A Brief History of Military Patches 

We all know that different branches of the military wear different uniforms and each uniform is decorated with medals, ribbons and patches that mean a variety of different things. Read ahead for a very brief history of military patches and learn about some of the patches we find most interesting. 

History Time

Military patches were first worn in the 1800’s. They were embroidered and only worn by British soldiers that were officers. The patches were used to indicate their rank which, of course, was a higher rank than regular soldiers. The patches became a way to easily differentiate between the divisions. The idea was apparently so good, America soon started incorporating the concept as well.  

Our best guess is that during times of war, it was much easier to narrow down who a wounded or deceased soldier might be if they were wearing the correct patches on their uniforms. Of course, around the Civil War era, bookkeeping probably wasn’t as prevalent and even if the soldier was wearing the correct patches it would more than likely still take weeks to identify him…if he was ever even identified at all. 

Today, these patches are worn during times of war so that the patch matches the unique formation of the soldier. Also, once the soldier is no longer in active duty, these patches can be worn as an ornamental decoration on their uniforms…still, as a way to identify which branch/rank they had been part of. 

Ranks

Even the lowest rank of the military gets patches. The lowest rank represented on USAMM.com is E-2 Private First Class for the United States Marine Corps. The sizing also matters when it comes to patches and these particular patches measure 1 ¾” tall x 2 ¼” wide. 

Next are the Specialists. One particular badge you could get is the Navy E-4/5/6 Intelligence Specialist Rating badges. These are worn by Intelligence Specialists. They can rank from Petty Officer 3rd Class to Petty Officer 1st Class. These Intelligence Specialists are in charge of collecting and interpreting intelligence information. The information is usually secret and includes information about enemies or potential enemies. An Intelligence Specialist analyzes photos and reports and prepares charts, maps, and reports that detail strategic situations.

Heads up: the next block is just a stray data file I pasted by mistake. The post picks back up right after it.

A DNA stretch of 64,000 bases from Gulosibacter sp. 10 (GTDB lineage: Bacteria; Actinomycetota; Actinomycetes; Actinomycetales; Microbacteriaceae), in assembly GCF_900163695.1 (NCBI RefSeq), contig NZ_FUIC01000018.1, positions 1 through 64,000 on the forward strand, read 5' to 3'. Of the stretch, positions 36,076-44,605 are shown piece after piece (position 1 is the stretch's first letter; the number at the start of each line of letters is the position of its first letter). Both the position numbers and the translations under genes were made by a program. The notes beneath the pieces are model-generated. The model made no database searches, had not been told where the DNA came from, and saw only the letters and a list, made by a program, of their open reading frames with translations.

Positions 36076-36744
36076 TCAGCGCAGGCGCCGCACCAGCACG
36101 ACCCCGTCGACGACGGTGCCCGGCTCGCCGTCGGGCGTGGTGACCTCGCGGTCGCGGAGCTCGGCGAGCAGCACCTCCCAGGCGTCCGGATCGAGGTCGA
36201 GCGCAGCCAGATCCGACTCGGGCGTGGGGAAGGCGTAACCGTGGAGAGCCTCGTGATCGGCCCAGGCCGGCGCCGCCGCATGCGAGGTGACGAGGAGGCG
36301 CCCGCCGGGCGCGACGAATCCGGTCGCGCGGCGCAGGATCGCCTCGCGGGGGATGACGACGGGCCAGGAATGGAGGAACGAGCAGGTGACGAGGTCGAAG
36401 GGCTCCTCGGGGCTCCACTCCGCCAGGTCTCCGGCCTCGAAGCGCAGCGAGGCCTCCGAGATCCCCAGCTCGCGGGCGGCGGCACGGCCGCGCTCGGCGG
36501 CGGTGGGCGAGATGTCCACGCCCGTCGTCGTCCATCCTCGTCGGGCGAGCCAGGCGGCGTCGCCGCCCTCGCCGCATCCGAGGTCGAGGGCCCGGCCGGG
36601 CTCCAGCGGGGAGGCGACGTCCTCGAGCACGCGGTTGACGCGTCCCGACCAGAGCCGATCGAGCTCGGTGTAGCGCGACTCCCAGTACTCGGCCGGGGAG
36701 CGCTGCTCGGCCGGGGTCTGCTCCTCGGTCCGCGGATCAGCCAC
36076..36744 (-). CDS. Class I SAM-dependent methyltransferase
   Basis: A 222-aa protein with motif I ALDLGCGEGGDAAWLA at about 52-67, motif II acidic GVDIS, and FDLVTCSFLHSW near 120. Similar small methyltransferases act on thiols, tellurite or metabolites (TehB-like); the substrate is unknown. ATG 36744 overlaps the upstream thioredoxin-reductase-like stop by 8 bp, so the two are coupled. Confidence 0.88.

Corporal is next on the list. Corporals wear United States Army Epaulets on their uniforms. These come in male and female sizes. 

The Sergeant Major Academy Class A Patch is interesting. This is a full-color patch that was designed for the Sergeants Major Academy. The academy began on July 1, 1972, in Fort Bliss, TX. The first instruction was in January of 1973. 

There are 6 current creditable courses available:

  • Basic Leaders Course
  • Advanced Leaders Course
  • Senior Leaders Course
  • Master Leaders Course
  • Sergeants Major Course
  • Executive Leaders Course

These patches are worn on the Army’s Service Green uniform and are 2 ¼” wide by 3 ¼” tall. 

There are multiple patches for sergeant because there are multiple levels you can be at. There’s a uniqueness in the patches in that some are attached with velcro for easy removal and reattachment to different uniforms if necessary. A lot of them are put on with a hook and loop method which keeps them on during all events but also makes them easy to remove. A common method is also to sew the patch on and is probably mostly used when you receive a patch that never needs to be removed from your uniform. 

We’re nowhere near being history buffs, but the history of patches and all the different patches you can earn in the military is so interesting. 

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